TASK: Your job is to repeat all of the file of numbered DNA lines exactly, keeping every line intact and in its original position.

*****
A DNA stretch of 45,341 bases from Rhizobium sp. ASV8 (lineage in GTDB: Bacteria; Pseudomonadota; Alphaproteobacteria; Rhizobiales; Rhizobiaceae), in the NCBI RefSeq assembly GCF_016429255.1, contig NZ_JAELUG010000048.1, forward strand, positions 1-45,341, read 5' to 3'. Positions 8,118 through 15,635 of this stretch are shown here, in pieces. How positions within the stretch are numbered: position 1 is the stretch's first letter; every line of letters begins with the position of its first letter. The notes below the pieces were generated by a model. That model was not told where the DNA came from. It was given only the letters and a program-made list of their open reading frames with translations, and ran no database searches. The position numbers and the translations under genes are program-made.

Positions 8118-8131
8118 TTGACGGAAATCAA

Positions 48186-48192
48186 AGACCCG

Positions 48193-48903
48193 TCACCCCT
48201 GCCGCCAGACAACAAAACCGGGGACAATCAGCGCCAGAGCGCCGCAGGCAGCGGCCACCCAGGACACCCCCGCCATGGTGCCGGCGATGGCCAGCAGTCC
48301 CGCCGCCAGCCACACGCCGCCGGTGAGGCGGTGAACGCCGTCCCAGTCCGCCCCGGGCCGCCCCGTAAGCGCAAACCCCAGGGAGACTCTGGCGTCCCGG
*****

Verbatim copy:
A DNA stretch of 45,341 bases from Rhizobium sp. ASV8 (lineage in GTDB: Bacteria; Pseudomonadota; Alphaproteobacteria; Rhizobiales; Rhizobiaceae), in the NCBI RefSeq assembly GCF_016429255.1, contig NZ_JAELUG010000048.1, forward strand, positions 1-45,341, read 5' to 3'. Positions 8,118 through 15,635 of this stretch are shown here, in pieces. How positions within the stretch are numbered: position 1 is the stretch's first letter; every line of letters begins with the position of its first letter. The notes below the pieces were generated by a model. That model was not told where the DNA came from. It was given only the letters and a program-made list of their open reading frames with translations, and ran no database searches. The position numbers and the translations under genes are program-made.

Positions 8118-8131
8118 TTGACGGAAATCAA

Positions 48186-48192
48186 AGACCCG

Positions 48193-48903
48193 TCACCCCT
48201 GCCGCCAGACAACAAAACCGGGGACAATCAGCGCCAGAGCGCCGCAGGCAGCGGCCACCCAGGACACCCCCGCCATGGTGCCGGCGATGGCCAGCAGTCC
48301 CGCCGCCAGCCACACGCCGCCGGTGAGGCGGTGAACGCCGTCCCAGTCCGCCCCGGGCCGCCCCGTAAGCGCAAACCCCAGGGAGACTCTGGCGTCCCGG